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Title:Ecology of nitrogen-fixing bacteria associated with Miscanthus
Author(s):Li, Dongfang
Advisor(s):Kent, Angela D.
Department / Program:Natural Res & Env Sci
Discipline:Natural Res & Env Sciences
Degree Granting Institution:University of Illinois at Urbana-Champaign
Subject(s):biofuel feedstock
Abstract:Sustainability of is one of the biggest concerns for bioenergy crops, such as Miscanthus. Nitrogen is the most expensive and most limiting nutrient in agricultural systems, so it is necessary to develop strategies to reduce anthropogenic inputs of nitrogen fertilizer. Diazotrophs associated with non-leguminous grasses have great potential to contribute biologically fixed nitrogen as a sustainable N source for bioenergy grasses. There are previous few studies investigating diazotroph community composition associated with Miscanthus. The following thesis investigated two important aspects of Miscanthus-associated N-fixing bacteria with both culture-based methods and molecular approaches: i. confirming the presence diazotrophs associated with Miscanthus and evaluating their potential to provide nitrogen to the plant; ii. examining how environmental factors may influence the diazotroph communities. In order to address the objectives, both rhizomes and rhizosphere samples were collected from native Miscanthus in Taiwan and agricultural samples from Illinois. Thirty-two diazotroph strains were isolated from native Miscanthus rhizomes, and most of them were Gamma-proteobacteria. The taxonomic classification of the strains was similar to diazotroph strains previously isolated from agricultural Miscanthus. In addition, the nitrogen fixation potential was confirmed for these strains through detection of nitrogenase genes and assays to detect nitrogenase activity. Molecular approaches were introduced to investigate if the biological nitrogen fixation (BNF) process could be carried out by diverse bacterial groups besides the isolated taxa. Diazotrophs from 57 genera were found in native Miscanthus rhizomes, while diazotrophs from 73 genera were found in the rhizosphere. Molecular approaches also enable us to compare diazotrophs from different conditions. I first compared the endorhizosphere diazotrophs of native and agricultural Miscanthus, and the results indicated that the native Miscanthus rhizomes harbored more diverse diazotroph communities. I then investigated both total bacterial communities and diazotroph communities from the rhizosphere and endorhizosphere of native Miscanthus with deep-sequencing methods. The result showed that total bacteria communities showed strong response to plant niches, while diazotroph bacteria did not. For both total bacterial and diazotroph communities, the Miscanthus rhizosphere soil harbored communities with higher richness and biodiversity than Miscanthus rhizome tissues. Other factors, such as geographic distribution and soil edaphic factors also influenced the diversity and community structure of both total bacterial and diazotroph communities. Understanding community composition of diazotrophs associated with Miscanthus and the environmental factors that govern the diazotroph community may facilitate the agricultural management to effectively utilize beneficial microbes for sustainable crop production.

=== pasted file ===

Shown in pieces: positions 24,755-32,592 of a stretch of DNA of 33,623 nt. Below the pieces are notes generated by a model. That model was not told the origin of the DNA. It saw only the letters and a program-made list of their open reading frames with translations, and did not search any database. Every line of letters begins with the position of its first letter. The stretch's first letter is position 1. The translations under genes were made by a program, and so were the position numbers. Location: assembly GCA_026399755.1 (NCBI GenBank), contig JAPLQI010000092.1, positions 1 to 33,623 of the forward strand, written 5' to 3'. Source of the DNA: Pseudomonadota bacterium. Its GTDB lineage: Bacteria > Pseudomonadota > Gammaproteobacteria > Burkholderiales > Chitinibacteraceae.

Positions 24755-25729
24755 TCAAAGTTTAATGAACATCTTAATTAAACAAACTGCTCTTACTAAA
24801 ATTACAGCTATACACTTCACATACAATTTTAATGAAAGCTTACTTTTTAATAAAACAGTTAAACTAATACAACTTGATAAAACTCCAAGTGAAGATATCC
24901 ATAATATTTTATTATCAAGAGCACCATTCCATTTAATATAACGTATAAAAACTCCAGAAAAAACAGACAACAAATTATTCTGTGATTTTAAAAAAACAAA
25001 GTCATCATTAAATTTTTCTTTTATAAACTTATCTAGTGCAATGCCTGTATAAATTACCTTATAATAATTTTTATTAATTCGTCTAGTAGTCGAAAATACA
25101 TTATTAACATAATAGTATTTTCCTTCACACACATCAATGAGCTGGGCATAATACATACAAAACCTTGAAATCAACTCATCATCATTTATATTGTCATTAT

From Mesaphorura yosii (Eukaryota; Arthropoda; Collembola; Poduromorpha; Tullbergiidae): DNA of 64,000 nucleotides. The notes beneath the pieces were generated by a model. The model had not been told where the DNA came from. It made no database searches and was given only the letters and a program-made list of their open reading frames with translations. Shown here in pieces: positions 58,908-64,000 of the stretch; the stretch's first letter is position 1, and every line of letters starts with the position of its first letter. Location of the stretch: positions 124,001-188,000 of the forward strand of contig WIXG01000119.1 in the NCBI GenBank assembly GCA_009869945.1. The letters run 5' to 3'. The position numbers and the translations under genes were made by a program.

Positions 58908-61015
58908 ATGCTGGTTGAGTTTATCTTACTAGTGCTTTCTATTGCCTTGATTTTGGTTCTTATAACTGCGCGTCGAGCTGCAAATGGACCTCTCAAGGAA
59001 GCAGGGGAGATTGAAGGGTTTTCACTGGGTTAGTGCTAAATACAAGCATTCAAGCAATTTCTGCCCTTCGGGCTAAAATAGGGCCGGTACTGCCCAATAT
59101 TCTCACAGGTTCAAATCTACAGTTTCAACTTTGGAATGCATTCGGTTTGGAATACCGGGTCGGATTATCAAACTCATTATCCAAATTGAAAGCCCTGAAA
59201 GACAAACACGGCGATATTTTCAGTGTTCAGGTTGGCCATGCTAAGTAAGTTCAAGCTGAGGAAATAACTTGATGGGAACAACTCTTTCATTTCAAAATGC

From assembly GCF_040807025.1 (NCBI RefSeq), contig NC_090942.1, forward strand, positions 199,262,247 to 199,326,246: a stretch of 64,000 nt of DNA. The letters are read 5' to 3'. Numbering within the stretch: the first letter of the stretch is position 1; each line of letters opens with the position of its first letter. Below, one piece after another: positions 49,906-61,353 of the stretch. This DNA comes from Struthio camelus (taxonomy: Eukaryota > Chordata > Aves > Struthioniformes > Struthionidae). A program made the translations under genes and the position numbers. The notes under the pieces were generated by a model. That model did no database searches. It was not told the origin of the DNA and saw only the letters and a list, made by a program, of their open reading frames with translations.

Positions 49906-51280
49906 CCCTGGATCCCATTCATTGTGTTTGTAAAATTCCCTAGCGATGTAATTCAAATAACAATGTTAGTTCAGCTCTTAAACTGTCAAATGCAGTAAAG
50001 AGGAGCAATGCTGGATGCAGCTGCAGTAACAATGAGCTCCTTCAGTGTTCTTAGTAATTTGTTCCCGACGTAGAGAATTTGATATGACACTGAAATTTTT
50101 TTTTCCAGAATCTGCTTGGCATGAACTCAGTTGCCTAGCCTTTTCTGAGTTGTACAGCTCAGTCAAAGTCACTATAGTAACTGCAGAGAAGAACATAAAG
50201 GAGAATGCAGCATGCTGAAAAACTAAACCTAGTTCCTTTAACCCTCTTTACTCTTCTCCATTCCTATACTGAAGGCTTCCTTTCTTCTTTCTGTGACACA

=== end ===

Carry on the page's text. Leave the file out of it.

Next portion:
Issue Date:2012-02-01
Genre:Dissertation / Thesis
Rights Information:Copyright 2011 Dongfang Li
Date Available in IDEALS:2014-02-01
Date Deposited:2011-12

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